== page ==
We haven’t passed the plate in over a year, yet our lights are on, our pastors are paid, and giving has increased. Let’s talk about that.
COVID gave our elders an opportunity to test-drive something we had been pondering informally for some time: giving without plates. Measured in terms of the church’s generosity, it’s gone great.
The purpose of this post is to walk you through some of the Bible’s teaching on giving and some of our thinking in moving away from giving as part of our Lord’s Day worship service, in that order. This is a good opportunity to practice reasoning from the biblical data to a faithful practice. It’s also an opportunity to see how a local church’s giving is a miracle of God.
Isn’t Giving a Part of Corporate Worship?
Must giving happen in the context of the gathered church on the Lord’s Day? Put another way, is giving a biblically prescribed element of public corporate worship? Before we answer this question, let’s summarize the kinds of giving we find in the New Testament.
- First, we have relief giving, for those both inside and outside the church. The case of Paul’s Jerusalem collection for the relief of saints during a famine is one example: “On the first day of every week, each of you is to put something aside and store it up, as he may prosper, so that there will be no collecting when I come … Each one must give as he has decided in his heart, not reluctantly or under compulsion, for God loves a cheerful giver” (2Cor. 16:2, 7). What we often call benevolence characterized the church’s care for its own people from the earliest days: “And all who believed were together and had all things in common. And they were selling their possessions and belongings and distributing the proceeds to all, as any had need” (Acts 2:44, 45). While benevolence may or may not be structured, the care widows seems to have involved the church’s resources in a way that involved oversight of an enrollment (1Tim. 5:9).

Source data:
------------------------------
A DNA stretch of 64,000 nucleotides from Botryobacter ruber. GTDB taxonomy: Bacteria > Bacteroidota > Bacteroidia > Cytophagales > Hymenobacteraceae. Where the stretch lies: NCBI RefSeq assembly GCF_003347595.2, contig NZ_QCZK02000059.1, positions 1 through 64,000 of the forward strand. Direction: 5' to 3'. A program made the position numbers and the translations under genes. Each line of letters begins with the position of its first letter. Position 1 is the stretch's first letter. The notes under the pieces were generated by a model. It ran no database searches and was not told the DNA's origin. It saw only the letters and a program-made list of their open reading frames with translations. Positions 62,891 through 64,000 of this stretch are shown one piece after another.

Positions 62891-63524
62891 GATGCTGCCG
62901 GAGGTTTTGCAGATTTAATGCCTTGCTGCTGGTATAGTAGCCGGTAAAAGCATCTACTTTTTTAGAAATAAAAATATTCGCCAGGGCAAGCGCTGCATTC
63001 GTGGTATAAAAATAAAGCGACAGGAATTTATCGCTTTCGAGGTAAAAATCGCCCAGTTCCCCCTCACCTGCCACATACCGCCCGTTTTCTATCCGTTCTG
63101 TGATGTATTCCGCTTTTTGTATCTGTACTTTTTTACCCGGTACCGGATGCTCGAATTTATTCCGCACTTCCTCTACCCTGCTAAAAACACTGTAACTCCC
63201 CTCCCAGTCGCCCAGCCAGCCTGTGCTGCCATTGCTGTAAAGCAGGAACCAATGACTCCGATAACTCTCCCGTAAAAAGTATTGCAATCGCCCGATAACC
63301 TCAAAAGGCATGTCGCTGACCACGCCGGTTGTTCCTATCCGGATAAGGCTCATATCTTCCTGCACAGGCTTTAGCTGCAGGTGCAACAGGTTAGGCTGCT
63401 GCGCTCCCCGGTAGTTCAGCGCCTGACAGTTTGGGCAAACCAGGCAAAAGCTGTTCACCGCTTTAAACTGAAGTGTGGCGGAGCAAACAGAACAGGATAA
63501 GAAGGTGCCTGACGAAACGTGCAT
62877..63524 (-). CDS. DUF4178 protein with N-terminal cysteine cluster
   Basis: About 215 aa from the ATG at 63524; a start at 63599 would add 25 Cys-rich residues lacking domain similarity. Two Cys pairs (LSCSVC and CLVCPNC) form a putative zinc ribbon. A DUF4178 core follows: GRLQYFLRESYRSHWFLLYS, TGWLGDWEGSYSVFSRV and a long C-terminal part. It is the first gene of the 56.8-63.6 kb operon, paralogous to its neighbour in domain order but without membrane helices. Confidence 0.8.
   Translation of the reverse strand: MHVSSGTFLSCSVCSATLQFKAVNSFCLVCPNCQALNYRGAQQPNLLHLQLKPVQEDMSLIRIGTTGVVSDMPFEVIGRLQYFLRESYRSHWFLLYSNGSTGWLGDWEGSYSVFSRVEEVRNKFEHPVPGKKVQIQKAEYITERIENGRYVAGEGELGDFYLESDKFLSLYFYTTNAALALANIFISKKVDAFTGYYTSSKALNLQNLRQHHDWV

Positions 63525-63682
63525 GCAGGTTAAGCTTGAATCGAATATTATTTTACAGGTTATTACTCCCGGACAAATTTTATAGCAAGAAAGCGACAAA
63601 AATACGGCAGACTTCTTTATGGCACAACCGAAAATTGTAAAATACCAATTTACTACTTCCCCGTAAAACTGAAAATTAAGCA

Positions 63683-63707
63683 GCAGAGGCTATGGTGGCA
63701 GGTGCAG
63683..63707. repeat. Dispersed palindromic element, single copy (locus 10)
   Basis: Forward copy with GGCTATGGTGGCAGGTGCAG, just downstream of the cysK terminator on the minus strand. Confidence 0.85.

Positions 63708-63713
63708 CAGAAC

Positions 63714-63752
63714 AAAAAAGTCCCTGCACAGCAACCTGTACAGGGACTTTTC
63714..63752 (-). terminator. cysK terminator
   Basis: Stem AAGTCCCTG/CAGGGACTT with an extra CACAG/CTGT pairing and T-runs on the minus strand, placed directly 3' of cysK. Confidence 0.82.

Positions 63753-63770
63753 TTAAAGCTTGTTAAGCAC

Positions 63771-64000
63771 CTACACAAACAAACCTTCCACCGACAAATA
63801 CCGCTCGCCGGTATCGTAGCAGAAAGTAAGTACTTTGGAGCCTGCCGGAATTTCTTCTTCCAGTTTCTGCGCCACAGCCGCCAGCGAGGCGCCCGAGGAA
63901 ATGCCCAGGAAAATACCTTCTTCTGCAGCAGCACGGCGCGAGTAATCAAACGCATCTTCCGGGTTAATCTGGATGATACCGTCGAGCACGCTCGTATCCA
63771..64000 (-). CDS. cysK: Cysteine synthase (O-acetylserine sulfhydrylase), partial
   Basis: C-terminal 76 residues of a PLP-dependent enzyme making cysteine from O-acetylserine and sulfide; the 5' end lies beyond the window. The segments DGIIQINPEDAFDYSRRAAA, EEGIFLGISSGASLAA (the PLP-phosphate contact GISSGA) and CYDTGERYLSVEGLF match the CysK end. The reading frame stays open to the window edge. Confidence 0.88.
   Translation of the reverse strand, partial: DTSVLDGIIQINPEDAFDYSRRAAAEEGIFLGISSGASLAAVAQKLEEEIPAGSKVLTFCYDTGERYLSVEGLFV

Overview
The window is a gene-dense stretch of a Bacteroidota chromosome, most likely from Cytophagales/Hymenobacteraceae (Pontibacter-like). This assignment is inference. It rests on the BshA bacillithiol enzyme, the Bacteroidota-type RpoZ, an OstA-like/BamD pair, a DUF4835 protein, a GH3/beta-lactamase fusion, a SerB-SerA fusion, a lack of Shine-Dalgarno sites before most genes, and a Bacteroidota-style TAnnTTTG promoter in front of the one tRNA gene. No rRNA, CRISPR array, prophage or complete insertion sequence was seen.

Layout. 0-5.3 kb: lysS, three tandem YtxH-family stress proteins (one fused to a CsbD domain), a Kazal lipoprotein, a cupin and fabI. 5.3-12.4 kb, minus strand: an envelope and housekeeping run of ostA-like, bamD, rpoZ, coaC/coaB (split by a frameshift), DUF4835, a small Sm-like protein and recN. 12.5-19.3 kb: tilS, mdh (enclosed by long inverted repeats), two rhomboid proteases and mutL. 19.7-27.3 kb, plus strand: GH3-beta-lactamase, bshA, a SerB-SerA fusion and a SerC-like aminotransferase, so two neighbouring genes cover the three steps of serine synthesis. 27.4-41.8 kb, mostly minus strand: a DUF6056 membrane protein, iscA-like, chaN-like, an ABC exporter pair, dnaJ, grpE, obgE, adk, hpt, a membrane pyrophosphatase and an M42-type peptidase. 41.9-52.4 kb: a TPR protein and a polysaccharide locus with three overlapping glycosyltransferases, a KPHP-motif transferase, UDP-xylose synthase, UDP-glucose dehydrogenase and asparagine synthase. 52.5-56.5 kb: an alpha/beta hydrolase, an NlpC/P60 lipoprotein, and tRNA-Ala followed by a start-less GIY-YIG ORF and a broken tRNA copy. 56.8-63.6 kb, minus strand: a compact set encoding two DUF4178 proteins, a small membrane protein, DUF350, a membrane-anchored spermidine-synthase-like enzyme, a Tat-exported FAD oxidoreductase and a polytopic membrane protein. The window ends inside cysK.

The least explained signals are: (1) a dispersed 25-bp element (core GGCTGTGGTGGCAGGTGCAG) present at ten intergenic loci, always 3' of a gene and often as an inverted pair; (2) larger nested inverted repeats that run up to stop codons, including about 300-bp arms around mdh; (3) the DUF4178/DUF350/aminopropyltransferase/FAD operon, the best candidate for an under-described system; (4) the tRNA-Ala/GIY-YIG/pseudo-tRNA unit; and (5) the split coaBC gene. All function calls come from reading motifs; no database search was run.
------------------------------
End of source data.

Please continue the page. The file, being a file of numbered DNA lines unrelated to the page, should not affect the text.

- The second kind of giving is missions giving, the kind about which Paul spoke to the Philippians: “I thank my God in all my remembrance of you, always in every prayer of mine for you all making my prayer with joy, because of your partnership in the gospel from the first day until now” (Phil. 1:4, 5).
- Finally, there is the support of those who labor in the Word. “Let the elders who rule well be considered worthy of double honor, especially those who labor in preaching and teaching. For the Scripture says, ‘You shall not muzzle an ox when it treads out the grain,’ and, ‘The laborer deserves his wages'” (1Tim. 5:17, 18; cf. Matt. 10:10; Luke 10:7; 1Cor. 9:9).
So, there are all sorts of giving going on. When you affirm our elders’ direction for our annual budget and when you give to the general fund at Heritage, you partner with your brothers and sisters in all of these ways.
When should this giving happen? We can look in two places for clues.
First, when we consider the passages that speak about giving, the only indication we have as to the context of giving comes to us in Paul’s instruction concerning the relief giving he mentioned in 2 Corinthians: “On the first day of every week, each of you is to put something aside and store it up, as he may prosper, so that there will be no collecting when I come” (16:9, emphasis added). Certainly, it makes sense to give when we come together, since giving is an expression of our partnership in the gospel. Yet the accent seems to be on the practicality of giving every week “so that there will be no collecting when I come” (16:9).
Second, when we look at the places that speak to the substance and shape of our Lord’s Day gatherings, we don’t find giving on the list. For example, Paul’s writes to Timothy, “Until I come, devote yourself to the public reading of Scripture, to exhortation, to teaching” (1Tim. 4:13). To this list we might add singing to one another (Eph. 5:19; Col. 3:16). But a collection doesn’t make these sorts of lists.
There are certainly some good reasons to give on Sunday, even in our public gathering. If I had to reason for this practice, I would say that it helps teach us that our money is an important part of our discipleship. It’s an act of individual worship and an essential part of our partnership together in the gospel as a church. Placing it in our worship service also helps us teach our children.
But it goes too far to say that it must to be a planned element of our worship service. We might even argue that it can encourage the wrong kind of giving—from coercion or for show—about which the New Testament warns (2Cor. 9:7; Matt. 6:2, 3).